X-ray Absorption Spectroscopy (XAS)
- Practical Electron Microscopy and Database -
- An Online Book -



This book (Practical Electron Microscopy and Database) is a reference for TEM and SEM students, operators, engineers, technicians, managers, and researchers.



Much of the spectral information obtainable from EELS is similar to that given by synchrotron-XAS (x-ray absorption spectroscopy), so that EELS in TEM has been referred to as a synchrotron in electron microscopes [1]. The electric field of an incident high energy x-ray can eject an electron of condensed matter. Page4777 lists the comparison between XAS and EELS. One important difference from EELS is that x-rays transfer all their energy by ejecting electrons from their initial state in the material.

Irradiating by the x-ray, the electrons in the sample feel a force parallel to the polarization, resulting in a change of momentum. This force is due to a coupling between the electron and the x-ray (of angular frequency ω), given by,

       X-ray Absorption Spectroscopy (XAS) ----------------------------- [4778a]

          ε -- Unit vector specifying the polarization of the x-ray;
          d -- Dipole operator, given by;
          E0 -- Magnitude of the x-ray electric field.

       X-ray Absorption Spectroscopy (XAS) ----------------------------- [4778b]

          -e -- Charge of the electron.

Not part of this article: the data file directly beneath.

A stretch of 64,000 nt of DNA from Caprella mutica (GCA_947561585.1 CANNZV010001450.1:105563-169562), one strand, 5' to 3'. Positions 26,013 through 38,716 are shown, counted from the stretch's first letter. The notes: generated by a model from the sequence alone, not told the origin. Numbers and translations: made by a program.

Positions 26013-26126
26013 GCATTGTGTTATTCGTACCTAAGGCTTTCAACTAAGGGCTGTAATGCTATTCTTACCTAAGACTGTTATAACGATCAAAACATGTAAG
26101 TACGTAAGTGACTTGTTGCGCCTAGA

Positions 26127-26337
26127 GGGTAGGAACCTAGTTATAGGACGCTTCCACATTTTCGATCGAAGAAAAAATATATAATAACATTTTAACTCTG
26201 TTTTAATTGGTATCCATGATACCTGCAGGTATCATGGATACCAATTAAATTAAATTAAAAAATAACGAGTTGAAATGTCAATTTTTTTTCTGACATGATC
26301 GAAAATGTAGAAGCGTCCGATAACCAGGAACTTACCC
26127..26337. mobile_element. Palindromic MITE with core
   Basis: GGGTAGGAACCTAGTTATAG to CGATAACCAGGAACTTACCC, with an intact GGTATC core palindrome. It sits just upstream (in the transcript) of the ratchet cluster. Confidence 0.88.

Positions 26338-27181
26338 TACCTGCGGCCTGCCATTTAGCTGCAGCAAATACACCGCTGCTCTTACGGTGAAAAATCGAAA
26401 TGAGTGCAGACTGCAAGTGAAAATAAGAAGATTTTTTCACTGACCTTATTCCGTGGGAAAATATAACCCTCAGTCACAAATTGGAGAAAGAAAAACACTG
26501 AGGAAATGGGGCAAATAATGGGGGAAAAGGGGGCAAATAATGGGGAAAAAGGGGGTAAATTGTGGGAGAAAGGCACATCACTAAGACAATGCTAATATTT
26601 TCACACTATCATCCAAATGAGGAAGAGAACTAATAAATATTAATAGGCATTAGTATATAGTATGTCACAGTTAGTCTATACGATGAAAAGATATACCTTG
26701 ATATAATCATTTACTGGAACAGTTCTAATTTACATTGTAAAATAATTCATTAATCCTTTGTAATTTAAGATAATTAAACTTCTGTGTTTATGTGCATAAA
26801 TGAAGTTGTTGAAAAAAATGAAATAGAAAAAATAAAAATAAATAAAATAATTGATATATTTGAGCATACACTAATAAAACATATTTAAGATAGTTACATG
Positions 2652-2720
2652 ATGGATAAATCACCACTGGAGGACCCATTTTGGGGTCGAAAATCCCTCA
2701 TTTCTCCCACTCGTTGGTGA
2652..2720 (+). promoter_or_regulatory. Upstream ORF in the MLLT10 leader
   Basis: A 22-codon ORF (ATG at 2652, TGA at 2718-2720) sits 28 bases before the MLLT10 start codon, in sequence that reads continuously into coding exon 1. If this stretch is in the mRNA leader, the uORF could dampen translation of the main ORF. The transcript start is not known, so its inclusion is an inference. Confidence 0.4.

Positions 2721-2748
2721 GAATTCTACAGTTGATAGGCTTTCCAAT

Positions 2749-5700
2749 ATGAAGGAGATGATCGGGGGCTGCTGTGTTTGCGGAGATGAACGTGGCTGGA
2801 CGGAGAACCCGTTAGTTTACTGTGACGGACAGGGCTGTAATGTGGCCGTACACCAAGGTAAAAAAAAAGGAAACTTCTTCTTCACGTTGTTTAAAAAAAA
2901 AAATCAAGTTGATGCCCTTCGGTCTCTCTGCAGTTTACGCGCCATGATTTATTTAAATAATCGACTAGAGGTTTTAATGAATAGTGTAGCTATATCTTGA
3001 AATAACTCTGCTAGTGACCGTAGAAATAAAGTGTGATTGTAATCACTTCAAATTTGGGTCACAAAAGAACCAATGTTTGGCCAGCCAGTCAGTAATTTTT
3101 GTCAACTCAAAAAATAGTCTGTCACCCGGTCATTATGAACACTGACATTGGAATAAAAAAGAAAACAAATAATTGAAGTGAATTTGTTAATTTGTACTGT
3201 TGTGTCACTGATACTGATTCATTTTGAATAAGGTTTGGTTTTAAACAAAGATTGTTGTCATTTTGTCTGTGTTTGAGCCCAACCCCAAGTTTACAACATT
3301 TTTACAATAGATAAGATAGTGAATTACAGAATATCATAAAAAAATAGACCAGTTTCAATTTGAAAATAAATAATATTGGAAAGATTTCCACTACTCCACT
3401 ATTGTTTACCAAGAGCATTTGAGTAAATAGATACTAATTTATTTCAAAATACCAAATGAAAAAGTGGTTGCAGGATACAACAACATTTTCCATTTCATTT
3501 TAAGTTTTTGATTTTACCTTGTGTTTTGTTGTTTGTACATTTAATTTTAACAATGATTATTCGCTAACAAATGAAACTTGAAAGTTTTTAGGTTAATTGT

The cross-section for x-ray absorption from the ground state |ψ0> of the Hamiltonian H0 by applying Fermi's golden rule can be given by, [2]

       X-ray Absorption Spectroscopy (XAS) ----------------------- [4778c]


       X-ray Absorption Spectroscopy (XAS) ----------------------- [4778d]
       X-ray Absorption Spectroscopy (XAS) ----------------------- [4778e]

          ħ -- Reduced Planck constant;
          c -- Speed of light.

The most common way of performing XAS is to let x-rays penetrate a thin foil with typical thickness of 10 - 100 µm and then measure the fraction of the incident beam intensity penetrating the foil as a function of the energy of the incident x-rays. Therefore, an x-ray source, such as synchrotrons, that is intense over a large energy range is needed. For energies below an absorption edge, the x-rays penetrate rather easily without absorption because the Pauli exclusion principle prevents excitation, while above the absorption edge threshold the x-rays have sufficient energy to eject core electrons to empty states above the Fermi level.

X-ray absorption extended fine structure (EXAFS) analysis generally uses inner-shell edges with binding energies of order 10 kV that provide a range of 1000 - 2000 eV of fine structure information. EXAFS is particularly useful for amorphous and highly disordered materials.

The first use of density functional theory (DFT) for the calculation of X-ray absorption spectra was done by Müller et al. using a linearized augmented plane waves method in the late 70s [3].









[1] Brown L M 1997 A synchrotron in a microscope Proc. EMAG97 (Cambridge) (Inst. Phys. Conf. Ser. 153) pp 17–21
[2] Fermi, E., Nuclear Physics. University of Chicago Press, 1950.
[3] Müller, J.E., Jepsen, O., 1978. Systematic structure in the K-edge photoabsorption spectra of the 4d transition metals: theory. Phys. Rev. Lett. 40 (11), 720 - 722.






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